In search of new revenue, Pittsburgh City Council returned Tuesday to an old idea -- taxing billboards.
Council President Darlene Harris and Councilwoman Natalia Rudiak introduced a bill that would impose a 10 percent tax on billboard proceeds, arguing that billboard companies don't pay their fair share of taxes at a time when the city is struggling to keep enough police cars on the street.
Mrs. Harris estimated that the tax could generate $2 million to $4 million a year and proposed using at least some of the revenue as a permanent funding source for the police bureau's capital needs.
Jonathan Kamin, an attorney for Lamar Advertising, the region's most prominent billboard company, questioned the city's authority to enact the tax and said council is engendering an anti-business climate.
"We find it disappointing that the city is looking to raise taxes on businesses in the city," Mr. Kamin said.
The state Supreme Court has ruled that billboards are personal property, not real estate, so council's proposed tax on billboards would be like a tax on blenders or jewelry, he said.
Mike Dawida, executive director of Scenic Pittsburgh, an organization that has clashed with the billboard industry over aesthetic issues, praised the legislation.
"It's the right thing to do. It's fair. It's not going to hurt this industry in any way," he said.
This is the second time in nine months that council has toyed with the idea of a billboard tax.
Then-Councilman Doug Shields introduced legislation for a billboard tax in December, but he and colleagues killed the bill after failing to adequately advertise it. Unable to reintroduce the bill last year because the legislative term was coming to an end, Mr. Shields called on his colleagues to revisit the issue this year.
Mrs. Harris said billboard companies don't pay property taxes on lucrative billboards themselves. She said they only pay taxes -- often minimal amounts, such as a couple of dollars -- on the small parcels that hold the signs.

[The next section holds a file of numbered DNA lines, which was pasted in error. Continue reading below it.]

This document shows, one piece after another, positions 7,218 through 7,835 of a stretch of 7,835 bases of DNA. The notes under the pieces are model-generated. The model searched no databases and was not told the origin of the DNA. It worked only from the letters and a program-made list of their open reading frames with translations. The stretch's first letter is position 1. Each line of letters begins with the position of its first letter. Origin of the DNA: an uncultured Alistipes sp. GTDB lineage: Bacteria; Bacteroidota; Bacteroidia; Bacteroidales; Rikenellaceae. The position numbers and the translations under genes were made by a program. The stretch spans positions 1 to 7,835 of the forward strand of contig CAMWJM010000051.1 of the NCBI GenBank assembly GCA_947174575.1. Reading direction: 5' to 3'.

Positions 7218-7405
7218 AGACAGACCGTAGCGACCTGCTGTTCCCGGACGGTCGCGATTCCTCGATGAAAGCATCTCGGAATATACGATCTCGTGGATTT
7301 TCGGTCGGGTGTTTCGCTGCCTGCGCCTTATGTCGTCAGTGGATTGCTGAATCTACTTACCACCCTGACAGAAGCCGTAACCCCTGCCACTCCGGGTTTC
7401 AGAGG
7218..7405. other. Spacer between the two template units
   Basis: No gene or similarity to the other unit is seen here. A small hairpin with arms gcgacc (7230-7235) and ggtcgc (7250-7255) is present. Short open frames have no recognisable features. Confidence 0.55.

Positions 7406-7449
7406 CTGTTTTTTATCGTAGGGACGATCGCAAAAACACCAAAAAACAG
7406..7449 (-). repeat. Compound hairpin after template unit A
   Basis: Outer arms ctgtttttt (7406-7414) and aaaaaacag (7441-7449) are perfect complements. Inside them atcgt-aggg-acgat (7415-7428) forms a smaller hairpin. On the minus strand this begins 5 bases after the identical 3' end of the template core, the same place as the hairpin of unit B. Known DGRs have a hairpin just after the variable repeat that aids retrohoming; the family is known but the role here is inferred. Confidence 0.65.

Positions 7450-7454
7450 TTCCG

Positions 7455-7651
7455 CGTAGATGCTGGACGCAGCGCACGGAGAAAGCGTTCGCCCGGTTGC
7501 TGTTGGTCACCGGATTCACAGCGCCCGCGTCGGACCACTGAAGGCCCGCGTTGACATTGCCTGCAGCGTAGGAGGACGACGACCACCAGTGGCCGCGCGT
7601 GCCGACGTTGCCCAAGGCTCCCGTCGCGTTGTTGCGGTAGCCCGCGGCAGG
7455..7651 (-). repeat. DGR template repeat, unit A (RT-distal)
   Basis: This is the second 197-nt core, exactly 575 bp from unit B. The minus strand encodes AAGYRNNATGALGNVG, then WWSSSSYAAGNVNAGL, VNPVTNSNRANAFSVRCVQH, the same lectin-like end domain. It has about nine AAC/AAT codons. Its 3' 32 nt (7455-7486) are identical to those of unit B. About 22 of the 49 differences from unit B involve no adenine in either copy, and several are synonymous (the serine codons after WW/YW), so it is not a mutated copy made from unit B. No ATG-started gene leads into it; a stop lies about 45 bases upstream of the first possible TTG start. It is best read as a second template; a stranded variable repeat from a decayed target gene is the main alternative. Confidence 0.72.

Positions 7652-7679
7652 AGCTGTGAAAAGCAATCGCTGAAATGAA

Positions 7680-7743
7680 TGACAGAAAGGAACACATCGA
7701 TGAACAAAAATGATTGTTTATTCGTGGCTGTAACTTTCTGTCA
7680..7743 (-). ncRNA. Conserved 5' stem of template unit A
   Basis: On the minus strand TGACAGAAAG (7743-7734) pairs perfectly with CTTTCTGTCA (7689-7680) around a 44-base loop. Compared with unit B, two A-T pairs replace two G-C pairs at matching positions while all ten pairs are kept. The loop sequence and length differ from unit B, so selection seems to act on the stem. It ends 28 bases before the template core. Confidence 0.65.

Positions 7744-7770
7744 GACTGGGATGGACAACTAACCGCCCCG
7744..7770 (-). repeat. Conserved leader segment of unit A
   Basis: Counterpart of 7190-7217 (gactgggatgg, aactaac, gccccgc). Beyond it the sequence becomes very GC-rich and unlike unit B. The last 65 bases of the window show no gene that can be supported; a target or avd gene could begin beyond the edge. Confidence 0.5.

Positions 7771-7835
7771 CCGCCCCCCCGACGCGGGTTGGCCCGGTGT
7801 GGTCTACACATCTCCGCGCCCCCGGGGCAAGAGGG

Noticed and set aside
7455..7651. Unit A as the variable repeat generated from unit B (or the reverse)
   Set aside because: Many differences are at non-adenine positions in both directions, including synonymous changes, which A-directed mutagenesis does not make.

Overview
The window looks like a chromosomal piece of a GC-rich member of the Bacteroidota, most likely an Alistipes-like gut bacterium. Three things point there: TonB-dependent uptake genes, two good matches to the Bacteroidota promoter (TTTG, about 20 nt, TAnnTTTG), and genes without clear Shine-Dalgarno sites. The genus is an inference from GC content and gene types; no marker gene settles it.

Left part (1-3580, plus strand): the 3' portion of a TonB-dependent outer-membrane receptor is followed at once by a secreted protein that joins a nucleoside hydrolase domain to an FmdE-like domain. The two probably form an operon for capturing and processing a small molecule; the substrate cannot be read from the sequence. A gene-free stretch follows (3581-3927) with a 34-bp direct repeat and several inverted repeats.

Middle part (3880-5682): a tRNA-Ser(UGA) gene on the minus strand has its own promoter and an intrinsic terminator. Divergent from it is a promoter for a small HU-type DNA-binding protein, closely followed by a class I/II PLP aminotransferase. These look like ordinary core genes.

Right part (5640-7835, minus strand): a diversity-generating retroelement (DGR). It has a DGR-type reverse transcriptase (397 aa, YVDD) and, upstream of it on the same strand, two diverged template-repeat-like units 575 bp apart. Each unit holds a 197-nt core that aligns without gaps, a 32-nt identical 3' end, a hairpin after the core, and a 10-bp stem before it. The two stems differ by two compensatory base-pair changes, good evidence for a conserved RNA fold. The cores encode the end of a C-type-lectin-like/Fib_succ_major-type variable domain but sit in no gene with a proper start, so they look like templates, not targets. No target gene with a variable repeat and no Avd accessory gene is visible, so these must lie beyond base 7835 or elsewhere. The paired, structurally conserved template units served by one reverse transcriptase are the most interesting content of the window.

She and Ms. Rudiak said that's absurd given the city's chronic financial problems. Ms. Rudiak said the city's expenses included periodic flood cleanups at Routes 88 and 51 in Overbrook -- an area with many billboards that contribute little to the public treasury.
Mr. Kamin said Lamar annually pays more than $100,000 in property taxes for the parcels its owns, plus a $52 permit fee on each billboard it owns in the city.
Mr. Kamin said billboard companies don't pay property taxes on signs because of the Supreme Court ruling. At one point, he said, the industry itself urged the court to designate them real estate instead of personal property.
Under the legislation introduced Tuesday, the city would impose a tax of 10 percent on the purchase or rental of billboard space on any building or plot of land. The tax would be collected by the billboard company at the time the advertiser pays for the space.
"This is only the beginning of looking for areas where people don't pay their fair share," said Mrs. Harris, who also has formed a task force to determine whether nonprofits could be forced to pay real estate taxes or to make payments in lieu of taxes.
Scenic Pittsburgh has complained that Lamar pays less than $10 in real estate taxes on one of the region's most visible billboards -- the one bearing Bayer Corp's name on the side of Mount Washington.
Mr. Kamin said property valuations are based on the parcel's characteristics. If not for the Bayer billboard, he said, the city would generate no tax income at all from land on the side of a mountain.
Joe Smydo: email@example.com or 412-263-1548.